log
2
(12)=log12/log2=1.07918/0.30
103=3.584958.



Teach you what is log
2

http://www.ehow.com/how_5144933_
calculate
-
log.html



Convenient tool:
http://web2.0calc.com/


Decision Tree

Example


Info
RANK

(Tenured)=


3/6 I(1,2) + 2/6 I(1,1) + 1/6 I(1,0)=


3/6 * ( ) + 2/6 (1) +
1/6 (0)= 0.79



3/6 I(1,2) means
“Assistant Prof” has 3 out of 6 samples, with 1
yes’s and 2 no’s.


2/6 I(1,1) means
“Associate Prof” has 2 out of 6 samples, with 1
yes’s and 1 no’s.


1/6 I(1,0) means
“Professor” has 1 out of 6 samples, with 1
yes’s and 0 no’s.



Decision Tree

Example


Info
YEARS

(Tenured)=


1/6 I(1,0) + 2/6 I(0,2) + 1/6 I(0,1) + 2/6 I (2,0)= 0




1/6 I(1,0) means
“years=2” has 1 out of 6 samples, with 1 yes’s and
0 no’s.


2/6 I(0,2) means
“years=3” has 2 out of 6 samples, with 0 yes’s and
2 no’s.


1/6 I(0,1) means
“years=6” has 1 out of 6 samples, with 0 yes’s and
1 no’s.


2/6 I(2,0) means
“years=7” has 2 out of 6 samples, with 2 yes’s and
0 no’s.




Ch.10 Outline


A framework for Symbol
-
Based Learning


ID3 Decision Tree


Unsupervised Learning


Unsupervised Learning


The learning algorithms discussed so far implement
forms of
supervised learning



They assume the existence of a teacher, some fitness
measure, or other external method of classifying
training instances



Unsupervised Learning

eliminates the teacher and
requires that the learners form and evaluate concepts
their own

Unsupervised Learning


Science is perhaps the best example of
unsupervised learning in humans


Scientists do not have the benefit of a
teacher.


Instead, they propose hypotheses to
explain observations,

Unsupervised Learning


The clustering problem starts with (1) a
collection of unclassified objects and (2) a
means for measuring the similarity of objects



The goal is to organize the objects into
classes that meet some standard of quality,
such as maximizing the similarity of objects in
the same class

Unsupervised Learning


Numeric taxonomy is one of the oldest
approaches to the clustering problem


A reasonable similarity metric treats
each object as a point in n
-
dimensional
space


The similarity of two objects is the
Euclidean distance between them in this
space

Unsupervised Learning


Using this similarity metric, a common clustering algorithm
builds clusters in a bottom
-
up fashion, also known as
agglomerative clustering:




Examining all pairs of objects, select the pair with the
highest degree of similarity, and mark that pair a cluster


Defining the features of the cluster as some function (such
as average) of the features of the component members and
then replacing the component objects with this cluster
definition


Repeat this process on the collection of objects until all
objects have been reduced to a single cluster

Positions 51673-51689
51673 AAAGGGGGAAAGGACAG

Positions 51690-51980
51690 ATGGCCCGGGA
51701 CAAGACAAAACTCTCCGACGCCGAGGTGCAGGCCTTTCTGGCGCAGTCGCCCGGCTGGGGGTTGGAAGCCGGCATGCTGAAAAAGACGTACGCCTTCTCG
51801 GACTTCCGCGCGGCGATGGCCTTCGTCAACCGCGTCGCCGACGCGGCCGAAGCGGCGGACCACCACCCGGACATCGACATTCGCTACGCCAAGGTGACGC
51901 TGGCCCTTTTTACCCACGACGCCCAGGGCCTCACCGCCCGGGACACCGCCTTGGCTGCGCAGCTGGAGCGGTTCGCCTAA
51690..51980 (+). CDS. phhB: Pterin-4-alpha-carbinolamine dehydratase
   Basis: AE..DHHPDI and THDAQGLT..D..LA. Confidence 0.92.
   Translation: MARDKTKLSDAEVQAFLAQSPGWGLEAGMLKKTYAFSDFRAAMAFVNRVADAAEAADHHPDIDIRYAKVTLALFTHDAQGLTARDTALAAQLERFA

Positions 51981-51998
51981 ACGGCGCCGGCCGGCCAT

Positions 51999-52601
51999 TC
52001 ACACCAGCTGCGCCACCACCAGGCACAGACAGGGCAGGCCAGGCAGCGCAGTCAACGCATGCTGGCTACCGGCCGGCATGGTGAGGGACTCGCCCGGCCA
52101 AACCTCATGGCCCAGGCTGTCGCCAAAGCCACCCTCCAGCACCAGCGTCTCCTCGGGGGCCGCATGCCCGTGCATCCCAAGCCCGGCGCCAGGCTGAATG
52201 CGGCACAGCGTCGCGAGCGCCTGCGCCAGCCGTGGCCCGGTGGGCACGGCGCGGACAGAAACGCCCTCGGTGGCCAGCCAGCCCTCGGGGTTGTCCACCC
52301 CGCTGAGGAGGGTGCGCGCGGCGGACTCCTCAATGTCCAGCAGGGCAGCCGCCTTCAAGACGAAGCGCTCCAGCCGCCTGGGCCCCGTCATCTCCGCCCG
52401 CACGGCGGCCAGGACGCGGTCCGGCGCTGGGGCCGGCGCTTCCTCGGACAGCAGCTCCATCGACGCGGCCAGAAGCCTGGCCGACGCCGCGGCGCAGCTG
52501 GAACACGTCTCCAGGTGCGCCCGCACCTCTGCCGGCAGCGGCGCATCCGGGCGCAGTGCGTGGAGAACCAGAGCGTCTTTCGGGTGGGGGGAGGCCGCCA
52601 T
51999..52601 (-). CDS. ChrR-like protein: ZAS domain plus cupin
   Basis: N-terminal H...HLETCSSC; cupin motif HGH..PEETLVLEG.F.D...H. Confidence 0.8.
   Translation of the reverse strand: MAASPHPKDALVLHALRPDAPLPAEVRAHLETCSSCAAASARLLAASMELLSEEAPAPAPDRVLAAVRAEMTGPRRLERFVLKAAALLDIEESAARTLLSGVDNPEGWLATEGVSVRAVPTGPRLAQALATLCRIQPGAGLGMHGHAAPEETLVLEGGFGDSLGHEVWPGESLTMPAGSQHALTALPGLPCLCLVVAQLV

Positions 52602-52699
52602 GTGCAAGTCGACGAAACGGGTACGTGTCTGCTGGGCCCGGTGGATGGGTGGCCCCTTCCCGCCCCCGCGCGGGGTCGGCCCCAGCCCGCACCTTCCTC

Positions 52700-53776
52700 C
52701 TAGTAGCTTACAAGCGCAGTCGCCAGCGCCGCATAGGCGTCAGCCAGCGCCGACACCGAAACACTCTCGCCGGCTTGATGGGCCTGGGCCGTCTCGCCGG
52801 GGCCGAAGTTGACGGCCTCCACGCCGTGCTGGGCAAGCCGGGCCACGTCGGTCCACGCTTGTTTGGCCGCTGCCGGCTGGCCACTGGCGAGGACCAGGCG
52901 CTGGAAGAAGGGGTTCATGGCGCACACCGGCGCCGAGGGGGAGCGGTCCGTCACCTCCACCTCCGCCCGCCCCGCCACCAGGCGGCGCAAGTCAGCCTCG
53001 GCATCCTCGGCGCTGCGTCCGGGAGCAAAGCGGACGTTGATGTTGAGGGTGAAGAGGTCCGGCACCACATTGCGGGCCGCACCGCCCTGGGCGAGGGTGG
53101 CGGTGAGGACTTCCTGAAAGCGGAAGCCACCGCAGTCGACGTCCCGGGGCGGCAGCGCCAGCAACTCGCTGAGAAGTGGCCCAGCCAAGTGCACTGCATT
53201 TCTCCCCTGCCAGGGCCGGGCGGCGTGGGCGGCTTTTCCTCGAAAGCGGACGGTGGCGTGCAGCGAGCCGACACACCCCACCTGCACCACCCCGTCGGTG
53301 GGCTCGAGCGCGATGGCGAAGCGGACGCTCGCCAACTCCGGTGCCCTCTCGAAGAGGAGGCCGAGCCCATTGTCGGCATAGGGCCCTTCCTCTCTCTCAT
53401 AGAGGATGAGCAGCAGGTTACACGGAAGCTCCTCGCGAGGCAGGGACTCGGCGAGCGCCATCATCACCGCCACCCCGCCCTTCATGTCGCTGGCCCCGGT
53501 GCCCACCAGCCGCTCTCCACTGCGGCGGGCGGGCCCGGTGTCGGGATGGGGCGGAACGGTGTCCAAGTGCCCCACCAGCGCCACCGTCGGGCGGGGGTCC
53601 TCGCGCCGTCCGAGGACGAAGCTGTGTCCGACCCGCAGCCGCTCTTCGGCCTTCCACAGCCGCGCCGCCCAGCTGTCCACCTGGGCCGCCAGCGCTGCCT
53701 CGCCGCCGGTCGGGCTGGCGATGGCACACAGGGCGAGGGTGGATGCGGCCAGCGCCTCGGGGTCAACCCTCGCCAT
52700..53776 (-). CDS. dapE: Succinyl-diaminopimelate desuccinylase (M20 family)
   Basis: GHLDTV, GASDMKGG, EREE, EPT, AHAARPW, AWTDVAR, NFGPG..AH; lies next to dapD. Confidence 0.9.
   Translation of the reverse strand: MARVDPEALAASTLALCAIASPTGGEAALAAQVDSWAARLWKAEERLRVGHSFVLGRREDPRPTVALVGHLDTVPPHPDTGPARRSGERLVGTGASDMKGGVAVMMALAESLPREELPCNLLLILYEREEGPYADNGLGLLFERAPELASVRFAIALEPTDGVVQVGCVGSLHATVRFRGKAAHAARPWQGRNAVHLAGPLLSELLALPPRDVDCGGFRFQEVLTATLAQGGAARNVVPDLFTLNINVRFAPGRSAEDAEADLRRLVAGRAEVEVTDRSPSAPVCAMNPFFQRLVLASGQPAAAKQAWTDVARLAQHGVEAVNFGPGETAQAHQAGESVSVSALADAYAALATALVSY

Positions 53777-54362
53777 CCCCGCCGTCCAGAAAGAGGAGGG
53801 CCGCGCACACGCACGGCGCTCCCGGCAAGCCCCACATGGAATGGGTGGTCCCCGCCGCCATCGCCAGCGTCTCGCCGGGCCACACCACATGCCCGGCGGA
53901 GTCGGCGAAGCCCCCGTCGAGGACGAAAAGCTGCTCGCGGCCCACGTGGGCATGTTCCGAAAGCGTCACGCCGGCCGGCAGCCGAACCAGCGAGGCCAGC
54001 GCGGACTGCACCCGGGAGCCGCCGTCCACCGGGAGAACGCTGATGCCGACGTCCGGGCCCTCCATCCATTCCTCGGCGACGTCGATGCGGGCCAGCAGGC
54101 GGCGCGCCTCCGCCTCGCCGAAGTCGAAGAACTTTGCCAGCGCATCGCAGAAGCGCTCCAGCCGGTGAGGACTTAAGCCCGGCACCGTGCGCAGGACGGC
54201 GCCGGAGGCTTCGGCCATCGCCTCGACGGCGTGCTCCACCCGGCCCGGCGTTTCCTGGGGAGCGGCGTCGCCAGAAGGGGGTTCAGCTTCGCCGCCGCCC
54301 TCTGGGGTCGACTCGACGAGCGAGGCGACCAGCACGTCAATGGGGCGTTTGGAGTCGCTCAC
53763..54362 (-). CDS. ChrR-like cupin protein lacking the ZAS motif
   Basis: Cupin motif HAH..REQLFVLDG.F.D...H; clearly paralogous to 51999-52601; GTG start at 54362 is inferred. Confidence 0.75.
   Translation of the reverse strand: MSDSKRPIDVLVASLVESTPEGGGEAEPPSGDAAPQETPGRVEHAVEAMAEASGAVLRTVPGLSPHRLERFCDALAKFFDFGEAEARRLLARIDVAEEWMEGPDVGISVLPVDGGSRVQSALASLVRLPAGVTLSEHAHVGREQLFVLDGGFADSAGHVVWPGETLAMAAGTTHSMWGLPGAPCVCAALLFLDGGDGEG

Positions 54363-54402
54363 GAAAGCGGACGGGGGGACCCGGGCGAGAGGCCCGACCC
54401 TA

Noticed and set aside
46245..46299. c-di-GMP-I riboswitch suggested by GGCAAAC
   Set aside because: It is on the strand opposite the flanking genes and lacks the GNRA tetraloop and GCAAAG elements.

Unsupervised Learning


The result of this algorithm is a
Binary
Tree

whose leaf nodes are instances
and whose internal nodes are clusters
of increasing size



We may also extend this algorithm to
objects represented as sets of symbolic
features.

Unsupervised Learning


Object1={small, red, rubber, ball}


Object1={small, blue, rubber, ball}


Object1={large, black, wooden, ball}



This metric would compute the similary
values:


Similarity(object1, object2)= ¾


Similarity(object1, object3)=1/4

Partitioning Algorithms: Basic
Concept


Given a
k
, find a partition of
k clusters
that optimizes the
chosen partitioning criterion



Global optimal: exhaustively enumerate all partitions



Heuristic methods:
k
-
means

and
k
-
medoids

algorithms


k
-
means

(MacQueen’67): Each cluster is represented by the center of
the cluster


k
-
medoids

or PAM (Partition around medoids) (Kaufman &
Rousseeuw’87): Each cluster is represented by one of the objects in the
cluster


The
K
-
Means

Clustering
Method



Given
k
, the
k
-
means

algorithm is
implemented in four steps:

1.
Partition objects into
k

nonempty subsets

2.
Compute seed points as the centroids of the clusters
of the current partition (the centroid is the center,
i.e.,
mean point
, of the cluster)

3.
Assign each object to the cluster with the nearest
seed point

4.
Go back to Step 2, stop when no more new
assignment

K
-
means Clustering

K
-
means Clustering

K
-
means Clustering

K
-
means Clustering

K
-
means Clustering

The
K
-
Means

Clustering
Method




0

1

2

3

4

5

6

7

8

9

10

0

1

2

3

4

5

6

7

8

9

10

0

1

2

3

4

5

6

7

8

9

10

0

1

2

3

4

5

6

7

8

9

10

K=2

Arbitrarily choose
K object as initial
cluster center

Assign
each
objects
to
most
similar
center

Update
the
cluster
means

Update
the
cluster
means

reassign

reassign

Example


Run K
-
means clustering with 3 clusters
(initial centroids: 3, 16, 25) for at least
2 iterations

Example


Centroids:

3


2 3 4 7 9 new centroid: 5


16


10 11 12 16 18 19 new centroid: 14.33


25


23 24 25 30 new centroid: 25.5



Example


Centroids:

5


2 3 4 7 9 new centroid: 5


14.33


10 11 12 16 18 19 new centroid: 14.33


25.5


23 24 25 30 new centroid: 25.5


In class Practice


Run K
-
means clustering with 3 clusters
(initial centroids: 3, 12, 19) for at least
2 iterations